"Wait! You are the one who is asking the questions and I am the one who is giving the answer to these challenges. It is only fair that you should come down to where I am standing and that I should go up where you are right now, in order that the answers may be heard as clearly as the questions."
This seemed reasonable to the Roman, so he came down from where he was standing and the boy ascended the platform.
Then the man repeated his final challenge, "Tell me, what is Allâh doing at this moment?"
The boy proudly answered, "At this moment, when Allâh found upon this high platform a liar and mocker of Islam, He caused
him to descend and brought him low. And as for the one who believed in the Oneness of Allâh, He raised him up and
established the Truth. Every day He exercises (universal) power (Surah 55 ar-Rahmân, Verse 29)."
The Roman had nothing to say except to leave and return back to his country, defeated. Meanwhile, this young boy grew up to become one of the most famous scholars of Islam. Allâh, the Exalted, blessed him with special wisdom and knowledge of the deen. His name was Abu Hanîfah (rahmatullâh 'alayhi- Allâh have mercy on him) and he is known today as Imâm-e-A'dham, the Great Imâm and scholar of Islam.
A hadith given by al-Bukhari and Muslim states that Abu Hurairah (ra) narrated Allah's Messenger (saw) as saying:"If the Religion were at the Pleiades, even then a person from Persia would have taken hold of it, or one amongst the Persian descent would surely have found it." Abu Hurairah (ra) also narrates:"We were sitting in the company of Allah's Apostle (saw) when
Surat al-Jum`a was revealed to him and when he recited amongst them, (those who were sitting there) said `Allah's Messenger?' but Allah's Apostle (saw) made no reply, until he was questioned once, twice or thrice, and there was amongst us Salman the Persian. Allah's Apostle (saw) placed his hand on Salman and then said:"Even if faith were near the Pleiades, a
man from amongst these would surely find it."
Imam as-Suyuti a Shafi'i alim (rh) remarked:"It has been communicated unanimously that this hadith refers to Imam Abu Hanifah."
Kufa at the time of the Imam's birth was a great center of knowledge and learning, with many of the noble Prophet's (saw)
Companions (ra) having taken residence there. Due to the presence of these venerable people who had engendered so much
interest in hadith and riwayat that practically every house in Kufa had become a center of these disciples and their disciplines.
At first, Imam Abu Hanifah was not a student of knowledge. However, by coincidence, while one day passing by the house of Sha'bi (an acclaimed "Great Scholar among the Successors (rh)"), Abu Hanifah was called in by the shaykh who mistook him for a student. "Where are you going young man?" asked Sha'bi. Abu Hanifah named the merchant he was going to see. "I meant to ask," asked Sha'bi, "Whose classes you attend?" "Nobody's," replied the Imam regretfully. "I see signs of intelligence in you," began Sha'bi,"you should sit in the company of learned men."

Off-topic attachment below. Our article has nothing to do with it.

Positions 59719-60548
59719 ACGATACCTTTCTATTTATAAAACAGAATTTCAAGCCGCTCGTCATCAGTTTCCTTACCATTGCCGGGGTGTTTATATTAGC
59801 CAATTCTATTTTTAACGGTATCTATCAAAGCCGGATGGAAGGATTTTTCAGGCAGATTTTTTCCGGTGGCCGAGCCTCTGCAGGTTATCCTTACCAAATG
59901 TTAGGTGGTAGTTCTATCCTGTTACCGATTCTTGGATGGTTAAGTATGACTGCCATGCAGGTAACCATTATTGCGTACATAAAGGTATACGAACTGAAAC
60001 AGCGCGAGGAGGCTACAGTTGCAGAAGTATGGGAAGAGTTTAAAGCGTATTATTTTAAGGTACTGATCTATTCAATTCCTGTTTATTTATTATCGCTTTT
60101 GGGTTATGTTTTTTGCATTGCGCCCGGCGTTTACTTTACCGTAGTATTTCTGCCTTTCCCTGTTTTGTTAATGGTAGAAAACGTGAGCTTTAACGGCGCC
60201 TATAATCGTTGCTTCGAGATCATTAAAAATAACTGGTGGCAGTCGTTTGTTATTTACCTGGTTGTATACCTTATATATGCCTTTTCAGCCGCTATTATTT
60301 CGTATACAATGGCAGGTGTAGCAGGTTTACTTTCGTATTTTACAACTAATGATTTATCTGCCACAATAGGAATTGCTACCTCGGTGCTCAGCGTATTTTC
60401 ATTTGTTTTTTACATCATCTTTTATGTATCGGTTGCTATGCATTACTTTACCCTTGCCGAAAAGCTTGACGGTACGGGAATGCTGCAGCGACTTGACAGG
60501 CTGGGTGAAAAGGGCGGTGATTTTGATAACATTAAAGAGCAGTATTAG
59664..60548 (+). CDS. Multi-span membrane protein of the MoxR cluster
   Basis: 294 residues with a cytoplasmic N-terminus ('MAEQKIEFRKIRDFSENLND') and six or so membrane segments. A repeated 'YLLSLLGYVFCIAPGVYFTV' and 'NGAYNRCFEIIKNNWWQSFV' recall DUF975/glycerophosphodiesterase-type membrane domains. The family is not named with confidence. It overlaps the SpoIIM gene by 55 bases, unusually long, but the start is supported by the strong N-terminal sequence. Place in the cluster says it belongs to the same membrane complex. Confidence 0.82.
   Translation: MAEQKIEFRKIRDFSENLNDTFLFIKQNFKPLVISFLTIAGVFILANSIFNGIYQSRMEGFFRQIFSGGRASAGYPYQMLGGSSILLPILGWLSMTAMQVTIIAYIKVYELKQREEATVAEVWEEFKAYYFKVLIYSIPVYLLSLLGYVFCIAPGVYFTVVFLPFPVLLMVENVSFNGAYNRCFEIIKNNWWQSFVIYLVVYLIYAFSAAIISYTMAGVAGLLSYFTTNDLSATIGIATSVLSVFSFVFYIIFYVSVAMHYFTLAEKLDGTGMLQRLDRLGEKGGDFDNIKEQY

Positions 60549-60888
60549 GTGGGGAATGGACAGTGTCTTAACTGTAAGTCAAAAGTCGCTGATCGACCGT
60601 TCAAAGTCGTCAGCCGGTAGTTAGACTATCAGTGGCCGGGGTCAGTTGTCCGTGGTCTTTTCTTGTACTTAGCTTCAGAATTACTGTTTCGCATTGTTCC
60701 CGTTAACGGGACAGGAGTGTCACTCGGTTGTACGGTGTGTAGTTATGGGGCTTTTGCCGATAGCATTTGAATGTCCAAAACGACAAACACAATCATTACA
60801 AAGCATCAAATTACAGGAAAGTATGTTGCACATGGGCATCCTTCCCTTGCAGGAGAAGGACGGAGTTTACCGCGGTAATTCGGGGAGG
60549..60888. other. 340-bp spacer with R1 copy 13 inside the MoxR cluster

It was after this encounter that the young Imam began his quest for knowledge. Imam Abu Hanifah acquired knowledge from over four thousand people. His teachers included many prestigious men of the time whose sanad went back to a number of Companions (ra). He himself was blessed with the meeting of the Companions: Anas ibn Malik, Abdullah ibn Afwa and Sahl ibn Sa'ad (ra), thus gaining him the rank of being a Tabi'i (Successor to the Companions).
Amongst Imam Abu Hanifah's shayukh was Hammad ibn Sulayman, he joined his circle at the age of 22, having already become a well-known debater and studied with this shaykh until the latter's death, whereupon he took over his majlis (circle) at the age of forty. Shu'ba, a leading muhaddith who knew-by-heart two thousand traditions was also a teacher of Imam Abu
Hanifah. Shu'ba was greatly attached to Imam Abu Hanifah saying: "Just as I know that the sun is bright, I know that learning and Abu Hanifah are doubles of each other."
The Imam's quest for knowledge inevitably took him to the Holy Sanctuaries, at a time when Makkah was a busy center for learning. A number of acknowledged masters of hadith, who had had access to the Prophet's (saw) Companions (ra) had